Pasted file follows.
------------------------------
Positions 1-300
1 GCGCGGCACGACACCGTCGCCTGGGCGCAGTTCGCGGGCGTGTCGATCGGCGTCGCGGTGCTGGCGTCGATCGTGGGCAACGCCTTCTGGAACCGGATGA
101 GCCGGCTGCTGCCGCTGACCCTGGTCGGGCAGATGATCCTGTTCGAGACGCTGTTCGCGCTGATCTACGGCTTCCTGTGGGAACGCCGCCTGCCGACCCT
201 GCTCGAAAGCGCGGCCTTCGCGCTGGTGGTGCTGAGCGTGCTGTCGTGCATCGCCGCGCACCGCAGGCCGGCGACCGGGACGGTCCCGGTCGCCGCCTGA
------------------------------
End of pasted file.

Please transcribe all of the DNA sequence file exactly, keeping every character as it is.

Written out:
Positions 1-300
1 GCGCGGCACGACACCGTCGCCTGGGCGCAGTTCGCGGGCGTGTCGATCGGCGTCGCGGTGCTGGCGTCGATCGTGGGCAACGCCTTCTGGAACCGGATGA
101 GCCGGCTGCTGCCGCTGACCCTGGTCGGGCAGATGATCCTGTTCGAGACGCTGTTCGCGCTGATCTACGGCTTCCTGTGGGAACGCCGCCTGCCGACCCT
201 GCTCGAAAGCGCGGCCTTCGCGCTGGTGGTGCTGAGCGTGCTGTCGTGCATCGCCGCGCACCGCAGGCCGGCGACCGGGACGGTCCCGGTCGCCGCCTGA